On an up and down day, the Dow Jones Industrial Average (INDEX: ^DJI) managed to end the trading session slightly lower than where it began. As the closing bell rang, the Dow sat at 13,077, down more than 25 points, or 0.19%. Closing the day down 25 points looks great after last Friday's and yesterday's 200-plus-point slide, but the market did once again close lower, and it seems as if the bulls are getting bullied by the bears.

Twenty-two Dow stocks were in the red today, and this afternoon I explained why AT&T (NYSE: T), Dupont (NYSE: DD), and IBM (Nasdaq: IBM) were moving lower. Keep reading to find out why Cisco (Nasdaq: CSCO), Hewlett-Packard (NYSE: HPQ), and Bank of America (NYSE: BAC) also were in the red today.

So why are they down?
Cisco was the biggest loser today, with its shares dropping 3.5%, most likely related to rival Juniper Networks' (NYSE: JNPR) third-quarter earnings announcement. Juniper's revenue and earnings were decent, but what shocked the markets was that the company stated lackluster guidance moving forward for both the company and the networking sector in general.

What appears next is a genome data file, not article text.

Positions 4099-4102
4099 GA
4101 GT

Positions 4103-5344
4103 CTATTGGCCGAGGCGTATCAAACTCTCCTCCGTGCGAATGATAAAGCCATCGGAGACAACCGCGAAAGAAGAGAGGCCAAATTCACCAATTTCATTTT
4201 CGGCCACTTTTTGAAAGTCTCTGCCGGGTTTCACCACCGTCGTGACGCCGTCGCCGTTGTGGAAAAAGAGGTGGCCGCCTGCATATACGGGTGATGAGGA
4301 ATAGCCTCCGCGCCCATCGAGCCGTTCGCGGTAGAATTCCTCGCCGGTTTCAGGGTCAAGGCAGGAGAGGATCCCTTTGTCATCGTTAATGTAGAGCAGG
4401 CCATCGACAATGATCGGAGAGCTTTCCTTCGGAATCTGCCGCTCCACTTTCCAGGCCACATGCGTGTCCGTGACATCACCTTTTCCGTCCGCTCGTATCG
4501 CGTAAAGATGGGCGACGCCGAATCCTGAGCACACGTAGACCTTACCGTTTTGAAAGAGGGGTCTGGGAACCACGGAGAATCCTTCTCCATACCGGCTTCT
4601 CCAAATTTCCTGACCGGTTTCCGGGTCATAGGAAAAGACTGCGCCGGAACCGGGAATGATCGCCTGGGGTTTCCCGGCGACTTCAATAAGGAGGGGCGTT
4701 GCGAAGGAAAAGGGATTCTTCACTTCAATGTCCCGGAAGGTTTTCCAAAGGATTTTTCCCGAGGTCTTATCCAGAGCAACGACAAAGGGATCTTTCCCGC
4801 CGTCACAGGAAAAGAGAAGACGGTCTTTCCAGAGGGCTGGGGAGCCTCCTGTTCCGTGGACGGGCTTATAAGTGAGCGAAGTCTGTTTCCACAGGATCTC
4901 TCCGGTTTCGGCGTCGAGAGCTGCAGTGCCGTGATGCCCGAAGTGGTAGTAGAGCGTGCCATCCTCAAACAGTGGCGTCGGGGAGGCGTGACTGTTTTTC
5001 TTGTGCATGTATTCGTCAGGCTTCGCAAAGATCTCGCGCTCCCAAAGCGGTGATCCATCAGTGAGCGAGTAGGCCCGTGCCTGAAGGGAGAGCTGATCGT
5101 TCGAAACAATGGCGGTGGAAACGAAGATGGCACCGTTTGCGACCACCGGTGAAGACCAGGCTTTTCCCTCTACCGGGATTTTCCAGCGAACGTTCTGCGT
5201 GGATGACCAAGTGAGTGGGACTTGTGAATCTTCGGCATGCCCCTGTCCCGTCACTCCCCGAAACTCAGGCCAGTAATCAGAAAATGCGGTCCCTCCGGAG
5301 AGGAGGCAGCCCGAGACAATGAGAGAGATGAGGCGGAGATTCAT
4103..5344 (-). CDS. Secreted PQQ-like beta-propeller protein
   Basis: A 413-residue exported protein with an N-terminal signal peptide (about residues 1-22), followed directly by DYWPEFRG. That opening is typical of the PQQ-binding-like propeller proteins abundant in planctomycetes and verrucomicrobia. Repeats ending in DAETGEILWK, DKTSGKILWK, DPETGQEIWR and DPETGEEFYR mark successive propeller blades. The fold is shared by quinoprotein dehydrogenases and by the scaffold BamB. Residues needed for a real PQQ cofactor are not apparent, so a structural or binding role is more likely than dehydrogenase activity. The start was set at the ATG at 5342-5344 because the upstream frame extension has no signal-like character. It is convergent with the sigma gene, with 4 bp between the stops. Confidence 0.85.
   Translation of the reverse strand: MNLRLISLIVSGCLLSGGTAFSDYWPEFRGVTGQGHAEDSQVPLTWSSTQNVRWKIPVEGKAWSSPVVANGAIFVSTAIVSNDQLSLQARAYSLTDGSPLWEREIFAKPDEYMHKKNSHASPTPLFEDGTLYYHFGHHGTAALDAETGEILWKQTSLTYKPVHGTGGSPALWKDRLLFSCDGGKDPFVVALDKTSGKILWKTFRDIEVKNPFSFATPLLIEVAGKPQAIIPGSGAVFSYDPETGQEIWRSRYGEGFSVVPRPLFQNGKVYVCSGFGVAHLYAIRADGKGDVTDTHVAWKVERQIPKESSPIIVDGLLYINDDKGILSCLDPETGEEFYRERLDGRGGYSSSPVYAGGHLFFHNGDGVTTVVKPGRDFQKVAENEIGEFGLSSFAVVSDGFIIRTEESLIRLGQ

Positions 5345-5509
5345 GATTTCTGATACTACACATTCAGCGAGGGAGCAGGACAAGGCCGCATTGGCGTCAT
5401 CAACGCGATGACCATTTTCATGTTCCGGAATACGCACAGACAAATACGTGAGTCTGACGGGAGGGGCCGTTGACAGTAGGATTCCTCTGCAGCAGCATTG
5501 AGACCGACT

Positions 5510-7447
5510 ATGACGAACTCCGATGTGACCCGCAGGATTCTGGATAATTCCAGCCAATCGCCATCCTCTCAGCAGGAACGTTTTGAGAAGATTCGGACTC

Hewlett-Packard was the second biggest loser of the day, with the stock shedding 1.54% after CEO Meg Whitman said HP won't have a product in the smartphone industry until 2014 at the earliest. Investors were upset with Whitman's comments a few weeks ago regarding the timetable for turning around the company as a whole.

Bank of America moved lower by 0.53% today after it was announced that the Department of Justice had brought a $1 billion lawsuit against the company. The DOJ claims that Bank of America committed mortgage fraud on loans that were sold to Fannie Mae and Freddie Mac. The news doesn't come as a surprise to most shareholders, but it still adds to possible liabilities the bank now has to carry and puts another black mark on the bank's name.

Matt Thalman owns shares of Bank of America. The Motley Fool owns shares of Bank of America and IBM. Motley Fool newsletter services recommend IBM and AT&T. Try any of our Foolish newsletter services free for 30 days. We Fools don't all hold the same opinions, but we all believe that considering a diverse range of insights makes us better investors. The Motley Fool has a disclosure policy.